The messages also must adhere to their Code for Broadcast of Alcoholic Beverages (CRTC, 2011). This code includes provisions to ensure promotions for alcoholic beverages do not encourage non-drinkers or young people to drink or purchase alcohol, imply a certain brand is superior because of a higher alcohol percentage, and that consumption of alcohol enhances enjoyment of an activity (CRTC 2011). These regulations are far more lenient compared to the restrictions on tobacco advertising.
Advertising Standards Canada has now gained responsibility to review advertisements concerning alcohol to ensure they are in accordance with the CRTC’s code (Darling, 1996). Moreover, alcohol is just as dangerous to society as tobacco. Statistics Canada shows that alcohol use by drivers was a factor in nearly 30% of motor vehicle related deaths from 2003-2005 (Statistics Canada, 2011). Also, deaths from other alcohol related disorders such as cirrhosis of the liver accounted for over 1400 deaths in 2003 (Statistics Canada, 2009).
The most relevant stakeholders in this issue, young people, are severely affected by alcohol use in Canada. In 2011, 13. 2% of Canadian youth ages 12 to 19 fell under the heavy drinker category, that is, consuming 5 or more drinks on one occasion at least once a month (Statistics Canada, 2011). Similarly, “the rate of persons accused of impaired driving offences was highest among young adults between the ages of 19 and 24” (Statistics Canada, 2011). Additionally, 28. 8% of Canadian students admitted to being driven by someone who was legally impaired (Statistics Canada, 2011).
Many Canadians support the public opinion that seeks to enforce stricter regulations when it comes to alcohol products. A study from the Drug and Alcohol Review Journal reports that 50. 1% of Canadians agree with prohibiting alcohol advertising (Macdonald et al. , 2011, 653). Similarly, 47. 4% thought the current legal drinking age of nineteen should be increased, and 40. 1% believed taxes on alcoholic beverages should be raised (Macdonald et al. , 2011, 653). These kinds of changes would make alcohol less available or attractive to young adults.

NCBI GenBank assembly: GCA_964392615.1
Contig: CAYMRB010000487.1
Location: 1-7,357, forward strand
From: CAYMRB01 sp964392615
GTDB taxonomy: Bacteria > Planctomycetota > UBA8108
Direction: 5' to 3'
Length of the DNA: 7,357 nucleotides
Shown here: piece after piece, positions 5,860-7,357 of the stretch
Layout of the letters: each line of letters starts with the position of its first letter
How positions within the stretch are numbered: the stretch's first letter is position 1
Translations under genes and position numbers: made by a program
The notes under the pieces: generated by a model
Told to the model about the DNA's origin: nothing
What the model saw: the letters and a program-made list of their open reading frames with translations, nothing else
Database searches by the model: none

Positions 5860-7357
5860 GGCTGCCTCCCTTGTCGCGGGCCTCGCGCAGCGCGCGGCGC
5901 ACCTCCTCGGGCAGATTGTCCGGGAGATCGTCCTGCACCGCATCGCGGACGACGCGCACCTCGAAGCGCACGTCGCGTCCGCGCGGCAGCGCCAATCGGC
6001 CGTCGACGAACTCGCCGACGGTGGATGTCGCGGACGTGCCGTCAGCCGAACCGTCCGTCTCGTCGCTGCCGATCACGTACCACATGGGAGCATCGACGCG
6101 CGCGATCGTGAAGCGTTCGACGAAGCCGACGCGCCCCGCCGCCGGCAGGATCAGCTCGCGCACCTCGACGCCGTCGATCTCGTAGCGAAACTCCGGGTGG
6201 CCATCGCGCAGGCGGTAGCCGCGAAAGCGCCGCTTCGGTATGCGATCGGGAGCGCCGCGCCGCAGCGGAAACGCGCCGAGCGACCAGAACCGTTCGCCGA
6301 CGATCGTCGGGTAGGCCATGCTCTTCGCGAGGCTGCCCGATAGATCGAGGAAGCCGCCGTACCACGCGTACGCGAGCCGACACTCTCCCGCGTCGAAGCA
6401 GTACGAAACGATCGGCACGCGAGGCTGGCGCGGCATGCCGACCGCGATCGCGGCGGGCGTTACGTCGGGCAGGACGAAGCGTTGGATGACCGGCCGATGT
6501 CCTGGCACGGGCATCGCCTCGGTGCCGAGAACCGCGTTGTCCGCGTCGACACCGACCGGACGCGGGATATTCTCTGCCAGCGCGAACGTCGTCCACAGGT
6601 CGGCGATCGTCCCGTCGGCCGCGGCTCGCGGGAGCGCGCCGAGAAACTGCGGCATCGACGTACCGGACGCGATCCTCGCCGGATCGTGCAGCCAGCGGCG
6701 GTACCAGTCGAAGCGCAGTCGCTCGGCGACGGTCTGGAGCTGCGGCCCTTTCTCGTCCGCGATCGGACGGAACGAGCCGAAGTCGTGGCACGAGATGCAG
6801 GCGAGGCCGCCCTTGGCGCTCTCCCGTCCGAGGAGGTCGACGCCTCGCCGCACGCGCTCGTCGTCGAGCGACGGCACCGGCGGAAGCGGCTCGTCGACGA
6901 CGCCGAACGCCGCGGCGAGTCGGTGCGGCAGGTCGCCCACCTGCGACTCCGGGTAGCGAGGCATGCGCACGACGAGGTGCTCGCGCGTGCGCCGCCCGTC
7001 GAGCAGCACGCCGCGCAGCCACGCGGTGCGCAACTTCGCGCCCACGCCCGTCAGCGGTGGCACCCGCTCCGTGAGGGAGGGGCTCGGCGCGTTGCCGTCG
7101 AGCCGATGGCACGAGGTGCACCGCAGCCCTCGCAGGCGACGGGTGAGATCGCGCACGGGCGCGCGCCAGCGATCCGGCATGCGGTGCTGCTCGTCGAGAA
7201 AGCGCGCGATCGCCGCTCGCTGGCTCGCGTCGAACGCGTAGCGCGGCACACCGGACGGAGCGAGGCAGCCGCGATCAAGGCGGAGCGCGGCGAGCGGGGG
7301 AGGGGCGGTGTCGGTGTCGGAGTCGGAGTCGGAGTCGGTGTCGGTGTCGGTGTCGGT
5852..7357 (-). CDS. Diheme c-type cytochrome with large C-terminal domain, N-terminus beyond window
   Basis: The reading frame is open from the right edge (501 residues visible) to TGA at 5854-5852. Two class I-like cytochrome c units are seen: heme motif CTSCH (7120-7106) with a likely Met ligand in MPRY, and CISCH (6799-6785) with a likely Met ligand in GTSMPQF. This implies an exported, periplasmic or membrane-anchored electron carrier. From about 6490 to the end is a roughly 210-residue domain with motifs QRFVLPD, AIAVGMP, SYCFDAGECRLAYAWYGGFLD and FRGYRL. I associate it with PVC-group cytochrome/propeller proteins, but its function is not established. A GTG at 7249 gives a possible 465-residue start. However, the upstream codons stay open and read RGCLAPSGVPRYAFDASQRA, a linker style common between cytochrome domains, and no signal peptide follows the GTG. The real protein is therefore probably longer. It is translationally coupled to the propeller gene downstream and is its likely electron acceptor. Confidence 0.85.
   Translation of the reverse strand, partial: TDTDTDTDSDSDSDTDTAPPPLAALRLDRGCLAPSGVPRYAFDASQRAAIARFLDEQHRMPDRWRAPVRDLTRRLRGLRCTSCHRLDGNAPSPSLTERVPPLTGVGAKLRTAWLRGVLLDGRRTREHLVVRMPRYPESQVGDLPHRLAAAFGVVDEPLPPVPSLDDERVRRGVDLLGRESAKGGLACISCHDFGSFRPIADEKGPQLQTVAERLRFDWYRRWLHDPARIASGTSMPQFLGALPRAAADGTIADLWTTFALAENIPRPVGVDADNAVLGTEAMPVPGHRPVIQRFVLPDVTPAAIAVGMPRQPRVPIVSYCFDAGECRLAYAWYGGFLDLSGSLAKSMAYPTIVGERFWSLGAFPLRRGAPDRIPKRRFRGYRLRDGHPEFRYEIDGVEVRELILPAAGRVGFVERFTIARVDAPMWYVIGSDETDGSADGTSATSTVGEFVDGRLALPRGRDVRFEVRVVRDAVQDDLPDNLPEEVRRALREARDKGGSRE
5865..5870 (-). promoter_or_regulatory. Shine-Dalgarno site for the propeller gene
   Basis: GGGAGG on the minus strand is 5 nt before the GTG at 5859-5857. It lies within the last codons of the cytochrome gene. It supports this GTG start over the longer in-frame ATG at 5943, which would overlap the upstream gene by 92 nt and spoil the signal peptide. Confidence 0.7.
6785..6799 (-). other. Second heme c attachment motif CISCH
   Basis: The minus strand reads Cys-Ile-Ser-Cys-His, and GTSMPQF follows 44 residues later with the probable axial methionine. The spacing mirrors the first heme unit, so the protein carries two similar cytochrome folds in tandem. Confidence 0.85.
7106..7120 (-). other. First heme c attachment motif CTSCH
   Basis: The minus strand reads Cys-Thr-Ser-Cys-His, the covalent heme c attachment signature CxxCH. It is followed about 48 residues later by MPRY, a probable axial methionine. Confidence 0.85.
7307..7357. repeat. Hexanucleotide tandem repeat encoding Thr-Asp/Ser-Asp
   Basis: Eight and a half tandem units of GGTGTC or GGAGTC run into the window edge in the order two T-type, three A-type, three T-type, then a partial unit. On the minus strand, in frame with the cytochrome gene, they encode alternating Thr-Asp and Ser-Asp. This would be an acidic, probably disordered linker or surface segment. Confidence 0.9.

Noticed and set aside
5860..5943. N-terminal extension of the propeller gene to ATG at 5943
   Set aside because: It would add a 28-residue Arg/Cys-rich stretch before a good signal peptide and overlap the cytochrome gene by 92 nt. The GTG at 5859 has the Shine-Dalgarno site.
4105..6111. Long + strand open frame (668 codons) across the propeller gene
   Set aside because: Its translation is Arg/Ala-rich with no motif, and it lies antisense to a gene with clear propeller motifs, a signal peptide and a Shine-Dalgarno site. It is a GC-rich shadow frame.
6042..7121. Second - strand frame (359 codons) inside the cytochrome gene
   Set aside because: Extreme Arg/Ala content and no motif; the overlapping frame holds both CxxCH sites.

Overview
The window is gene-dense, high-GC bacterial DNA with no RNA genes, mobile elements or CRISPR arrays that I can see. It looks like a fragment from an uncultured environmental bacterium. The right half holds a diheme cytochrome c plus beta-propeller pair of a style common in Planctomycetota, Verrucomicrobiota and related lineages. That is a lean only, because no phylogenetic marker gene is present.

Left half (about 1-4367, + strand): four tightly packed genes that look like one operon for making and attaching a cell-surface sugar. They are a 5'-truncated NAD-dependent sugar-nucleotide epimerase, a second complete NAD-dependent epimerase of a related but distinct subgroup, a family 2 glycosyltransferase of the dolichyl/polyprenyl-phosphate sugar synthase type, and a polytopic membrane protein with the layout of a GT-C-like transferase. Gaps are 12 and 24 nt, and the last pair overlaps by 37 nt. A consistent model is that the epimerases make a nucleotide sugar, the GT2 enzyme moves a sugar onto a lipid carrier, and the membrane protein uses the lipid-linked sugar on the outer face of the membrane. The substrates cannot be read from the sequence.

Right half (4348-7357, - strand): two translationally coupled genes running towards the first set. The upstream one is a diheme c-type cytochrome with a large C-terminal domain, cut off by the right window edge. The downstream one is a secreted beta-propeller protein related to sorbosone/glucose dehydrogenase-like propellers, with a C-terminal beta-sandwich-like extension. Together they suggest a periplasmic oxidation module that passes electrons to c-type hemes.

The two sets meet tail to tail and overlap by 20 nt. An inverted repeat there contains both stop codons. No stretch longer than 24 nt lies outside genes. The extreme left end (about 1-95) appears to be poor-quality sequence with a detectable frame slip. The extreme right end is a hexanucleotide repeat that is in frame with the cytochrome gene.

The CRTC’s report that outlines the framework for their advertising regulations states, “parties argued that excessive alcohol consumption is as dangerous as smoking and, therefore, should be treated in the same way: the consumer should be warned of the dangers associated with abusive consumption” (Darling, 1996). Clearly, encouraging the sale of any product that can cause this kind of harm is morally irresponsible. Evidently, many Canadians believe alcohol is a dangerous substance that should not be easily accessible to young people. Establish an Interpretive Context
This research is used to establish whether or not a bias exists. The death and disease rate caused by both alcohol and tobacco is examined to prove that hypocrisy is present. Harmful effects caused by the use of alcohol and tobacco is compared to uncover why this imbalance of advertising restriction is unjust. This is not to say that tobacco products should be reintroduced, but that both substances should be eliminated from media advertising altogether. Furthermore, the views of actual Canadians are considered because this fosters a public sphere and forms a widespread opinion on the issue.
Also taken into account is the amount of time spent with media by Canadians and specifically young people. Statistics that outline hours spent watching television and surfing the web will be considered. The best outcome for this situation is to restrict alcohol advertisements based on the same grounds outlined in the Tobacco Act. Discussion After reviewing the available data, it is clear an unjust bias exists. The position of this discussion remains that alcohol should be eliminated from advertising for the same reasons tobacco is.
Tobacco has been restricted from advertising based on major health concerns, and in an attempt to deter youth from smoking. These same properties are present, and even heightened, with alcohol. “Some parties, including government representatives, stated that anyone involved with the sale of alcoholic beverages should have the opportunity to advertise their products” (Darling, 1996). Since evidence categorizes both alcohol and tobacco as dangerous substances, both should be treated the same way with regards to advertising.
Alcohol has proven to be even more dangerous than tobacco in some cases. The immediate effects are particularly alarming. Consumption of alcohol can alter one’s state of mind, causing negative health effects, accidents and addiction in some cases. The Canadian Public Health Association reports, “drinking too much alcohol in a short period of time can lead to poor judgment, impulsive behaviour and alcohol poisoning” (CPHA, 2008). Alcohol poisoning can contribute to long-term health problems and even death. Also of concern are the permanent consequences of long term drinking.
Serious conditions such as, brain damage, certain cancers, cirrhosis of the liver, and sexual problems are attributed to alcohol abuse (CPHA, 2008). In addition to life threatening illnesses, withdrawal symptoms can also occur when heavy drinkers suddenly stop consuming alcohol. These symptoms include but are not limited to insomnia, sweating, tremors, and convulsions (CPHA, 2008). Clearly the additive properties of alcohol are similar to tobacco, and should therefore be handled the same way in advertisement laws. Problems with mental health can also be found with alcohol abuse.